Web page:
Kirk's Blog

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Kirk started writing articles for his blog around the time his first book was published (September 2011). Not having any other bright ideas at the time, he adopted the book title as his “brand” for the blog. Over time, Shaky Paws Grampa (SPG) has become his “identity” in the PD world. The good news is that he hasn’t had to fight anybody for it and there was no competition for the web address (understandably).

He didn’t have any clear goals in mind for the blog when he started other than to make his target audience the “PD world”, opting to write about what ever inspired him at the moment. Over time, various themes emerged:

Book or writing-related
PD-related information
Clinical research study advocacy/participation
Cognition issues
Living with PD-personal
PD meeting/conference announcements
SPG speaking engagements, media interviews, and webinars
Calls to action

Three years later, he has posted 120 articles that have been viewed by readers from over 60 countries around the world.
Kirk Hall

Denver Area PD Community Awareness Events


Community Awareness Events

Your participation in the Parkinson Association’s Community Awareness Eventscreates opportunities to provide vital support and services to Coloradoan’s with Parkinson’s. Through these events you also generate general awareness of Parkinson’s disease; which it critically important for all who are serving individuals with Parkinson’s and their families.

Annually, the Parkinson Association hosts signature community awareness events: the Vitality Walk and Party for Parkinson’s events. We also highly encourage you to host an event to raise awareness of Parkinson’s disease while also raising funds for the Parkinson Association’s programs and services. See below for more information.

We are deeply grateful for your participation and for the community partnerships we have for all our Community Awareness Events.


Parkinson Association’s Signature Events

walklogoVitality Walk - Enhancing Lives With Every Step


15th annual Vitality Walk Save the Date - Sunday, June 4, 2017


Two Sites, 2,000 Steps and One Unforgettable Experience

Wash Park, Denver & Sandstone Ranch, Longmont

Annually, on the first Sunday in June, the Parkinson Association hosts its Vitality Walk. Since 2002, this pledge walk has raised significant funds for the Parkinson Association of the Rockies' programs and services and awareness for Parkinson's disease.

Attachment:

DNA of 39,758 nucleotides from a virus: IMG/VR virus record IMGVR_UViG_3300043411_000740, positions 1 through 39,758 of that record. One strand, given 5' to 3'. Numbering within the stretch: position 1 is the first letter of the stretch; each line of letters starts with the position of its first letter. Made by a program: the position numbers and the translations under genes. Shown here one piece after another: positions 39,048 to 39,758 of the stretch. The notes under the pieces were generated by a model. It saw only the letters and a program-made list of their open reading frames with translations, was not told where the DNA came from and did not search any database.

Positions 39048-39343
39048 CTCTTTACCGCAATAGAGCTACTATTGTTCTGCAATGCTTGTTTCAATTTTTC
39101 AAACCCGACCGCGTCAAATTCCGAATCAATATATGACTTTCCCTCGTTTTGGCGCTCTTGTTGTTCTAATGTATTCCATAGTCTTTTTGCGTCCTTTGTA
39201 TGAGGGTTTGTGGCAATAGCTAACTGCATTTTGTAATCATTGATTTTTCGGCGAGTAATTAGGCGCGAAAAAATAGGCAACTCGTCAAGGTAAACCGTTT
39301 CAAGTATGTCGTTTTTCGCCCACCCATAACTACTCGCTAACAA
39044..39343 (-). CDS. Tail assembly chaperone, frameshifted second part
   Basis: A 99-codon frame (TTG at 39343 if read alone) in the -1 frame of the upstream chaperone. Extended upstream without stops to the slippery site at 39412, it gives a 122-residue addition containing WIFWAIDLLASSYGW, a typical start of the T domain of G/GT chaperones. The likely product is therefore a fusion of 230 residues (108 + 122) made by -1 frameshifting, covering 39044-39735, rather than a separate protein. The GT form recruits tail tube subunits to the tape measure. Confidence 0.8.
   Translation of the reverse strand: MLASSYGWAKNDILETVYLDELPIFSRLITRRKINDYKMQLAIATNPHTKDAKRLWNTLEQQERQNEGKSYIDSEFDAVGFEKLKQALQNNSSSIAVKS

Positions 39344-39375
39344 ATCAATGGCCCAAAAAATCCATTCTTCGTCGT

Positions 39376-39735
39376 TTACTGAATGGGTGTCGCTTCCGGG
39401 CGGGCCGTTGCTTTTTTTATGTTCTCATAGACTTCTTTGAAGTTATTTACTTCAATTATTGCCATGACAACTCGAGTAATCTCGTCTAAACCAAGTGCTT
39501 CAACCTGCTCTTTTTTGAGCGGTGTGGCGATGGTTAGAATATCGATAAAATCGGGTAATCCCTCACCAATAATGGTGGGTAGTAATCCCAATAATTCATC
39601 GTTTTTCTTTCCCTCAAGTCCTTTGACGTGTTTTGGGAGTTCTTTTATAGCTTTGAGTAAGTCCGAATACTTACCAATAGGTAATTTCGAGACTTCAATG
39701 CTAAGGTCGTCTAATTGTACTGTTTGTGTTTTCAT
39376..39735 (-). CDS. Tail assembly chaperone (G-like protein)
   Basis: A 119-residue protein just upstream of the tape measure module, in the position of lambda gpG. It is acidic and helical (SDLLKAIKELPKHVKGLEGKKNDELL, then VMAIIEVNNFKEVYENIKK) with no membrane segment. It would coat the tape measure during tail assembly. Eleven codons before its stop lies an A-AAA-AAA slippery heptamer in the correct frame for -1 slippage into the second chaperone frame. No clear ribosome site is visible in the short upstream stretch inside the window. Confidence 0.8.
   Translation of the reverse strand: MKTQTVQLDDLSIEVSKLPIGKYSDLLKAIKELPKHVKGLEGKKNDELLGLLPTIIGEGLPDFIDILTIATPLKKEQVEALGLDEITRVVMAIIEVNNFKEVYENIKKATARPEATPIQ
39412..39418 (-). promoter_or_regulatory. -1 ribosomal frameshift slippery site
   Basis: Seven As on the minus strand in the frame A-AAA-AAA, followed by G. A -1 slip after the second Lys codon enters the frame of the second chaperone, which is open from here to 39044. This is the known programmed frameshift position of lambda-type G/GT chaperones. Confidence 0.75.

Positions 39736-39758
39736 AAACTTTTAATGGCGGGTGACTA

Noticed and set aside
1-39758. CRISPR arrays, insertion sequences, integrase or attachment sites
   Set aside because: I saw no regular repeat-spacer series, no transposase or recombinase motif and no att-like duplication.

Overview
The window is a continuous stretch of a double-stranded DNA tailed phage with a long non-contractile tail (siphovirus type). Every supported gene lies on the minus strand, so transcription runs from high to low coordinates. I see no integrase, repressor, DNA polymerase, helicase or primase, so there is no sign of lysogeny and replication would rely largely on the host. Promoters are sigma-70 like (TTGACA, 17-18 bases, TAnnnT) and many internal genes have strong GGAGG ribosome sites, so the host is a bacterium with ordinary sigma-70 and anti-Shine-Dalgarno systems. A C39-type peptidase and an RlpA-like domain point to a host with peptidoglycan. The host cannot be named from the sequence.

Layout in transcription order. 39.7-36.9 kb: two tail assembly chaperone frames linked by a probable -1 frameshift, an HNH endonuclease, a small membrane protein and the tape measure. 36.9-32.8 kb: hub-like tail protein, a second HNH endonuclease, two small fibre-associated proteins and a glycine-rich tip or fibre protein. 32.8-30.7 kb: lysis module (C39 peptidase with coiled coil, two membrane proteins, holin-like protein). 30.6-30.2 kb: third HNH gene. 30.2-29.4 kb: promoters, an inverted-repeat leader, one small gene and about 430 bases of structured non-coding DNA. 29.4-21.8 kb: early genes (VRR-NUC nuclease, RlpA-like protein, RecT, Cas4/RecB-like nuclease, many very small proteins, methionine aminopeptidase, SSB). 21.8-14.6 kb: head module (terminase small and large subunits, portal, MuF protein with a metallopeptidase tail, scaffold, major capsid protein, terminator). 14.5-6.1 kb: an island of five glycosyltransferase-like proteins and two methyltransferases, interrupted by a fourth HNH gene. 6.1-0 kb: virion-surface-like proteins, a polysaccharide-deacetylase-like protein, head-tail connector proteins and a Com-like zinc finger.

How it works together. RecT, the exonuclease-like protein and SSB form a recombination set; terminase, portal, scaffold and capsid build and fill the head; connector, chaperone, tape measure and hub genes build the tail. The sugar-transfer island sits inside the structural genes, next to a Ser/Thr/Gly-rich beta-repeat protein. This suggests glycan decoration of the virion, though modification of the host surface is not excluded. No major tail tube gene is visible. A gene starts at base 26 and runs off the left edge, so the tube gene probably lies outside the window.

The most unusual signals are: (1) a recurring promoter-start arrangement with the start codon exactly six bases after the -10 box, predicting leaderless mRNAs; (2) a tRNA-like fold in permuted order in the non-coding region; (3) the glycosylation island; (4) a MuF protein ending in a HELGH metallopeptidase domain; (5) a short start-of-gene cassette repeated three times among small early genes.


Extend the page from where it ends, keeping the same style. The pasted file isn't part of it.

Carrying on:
Walk the Walk that connects communities and enhances lives... Walk the Vitality Walk.  

14th Annual Vitality Walk Results

Sunday, June 5th, was a gorgeous day for the 14th Annual Vitality Walk. Thank you to the 1,419 registered walkers who participated on the 106 teams in support of the Walk benefitting the Parkinson Association.

Team Power Punch Parkinson's had the largest team with 116 members (some walking in Wash Park in Denver, some walking in Sandstone Ranch in Longmonth and others walking in a Choose to Snooze location at Memorial Park in Colorado Springs)! They were closely followed by Team Longmont Locomotion, which had 99 registered team members. Team Jackson was the top fundraising team, bringing in $48,000. Team CAMP YOUNG was voted by KOOL 105 as 2016's Most Spirited Team due to the tenacity one of their team members showed when crossing the finish line once, twice and even three times was just not enough!

We are deeply grateful for all your support! As of this moment the Vitality Walk has raised over $183,000 to benefit the programs and services provided by the Parkinson Association of the Rockies.

Logo in blue

About Party for Parkinson’s

The Party for Parkinson’s events, benefitting the Parkinson Association of the Rockies’ programs and services, are expected to raise significant funds while generating community awareness for Parkinson’s disease. These events also serve as an opportunity for us to thank our generous supporters. Through their commitment, we have enhanced, improved and created new programs and services to help Coloradoan’s thrive with Parkinson’s.

We look forward to celebrating with you at an upcoming Party for Parkinson's Event!

Party for Parkinson’s - Party in The City

Join us for an evening of festive drinks and delicious food. This event also includes entertainment, games, an auction and is a celebration of accomplishments and recognition to all those who have supported the Parkinson Association.

October 13, 2017

Mile High Station | 2027 Old West Colfax Ave., Denver

6:00pm Cocktails | 7:30pm Dinner & Live Auction

General Admission $150/person 

Party for Parkinson’s - Party with a House (What House? The Gingerbread House!)
Join us in a competition for the best decorated gingerbread house while raising awareness of Parkinson's disease. Event participants will be provided with a pre-built gingerbread house, frosting and candy decorations; and are encouraged to add some flair to their home with personal decorations. This festive event provides an opportunity to welcome the holiday season and spread some cheer while creating memories you'll cherish with your family, friends, co-workers, group/club members and more. Looking for a team-building activity? This event also provides and opportunity to have smaller/exclusive competitions within the overall event competition!

Saturday in December, 2017

Location TBD

$25.00/House (Suggested maximum: four participants/house)

Hosted Community Awareness Events

Sharing Your Story to Make a Difference
Does fundraising sound like a scary thing? Does the thought of asking for a gift make you queasy? Why is that? Many people think that in order to make a difference you have to contribute thousands of dollars. This really isn’t the case. Actually, building community awareness is more important than the dollars raised. Read more about how sharing your story can make a difference. 

Get Our Community Involved in National Parkinson’s Awareness Month
Do you have a restaurant, coffee shop or boutique you often frequent? Do you have a friend or family member who is a manager or owner of an establishment? Do you work in an office that doesn’t normally have a casual dress code?

April is National Parkinson’s Awareness Month and this is a great opportunity to get our community involved in raising awareness of Parkinson’s disease. Print this letter and ask the general manager, your friend or your supervisor to partner with you and the Parkinson Association to Raise Awareness and Enhance Lives during April!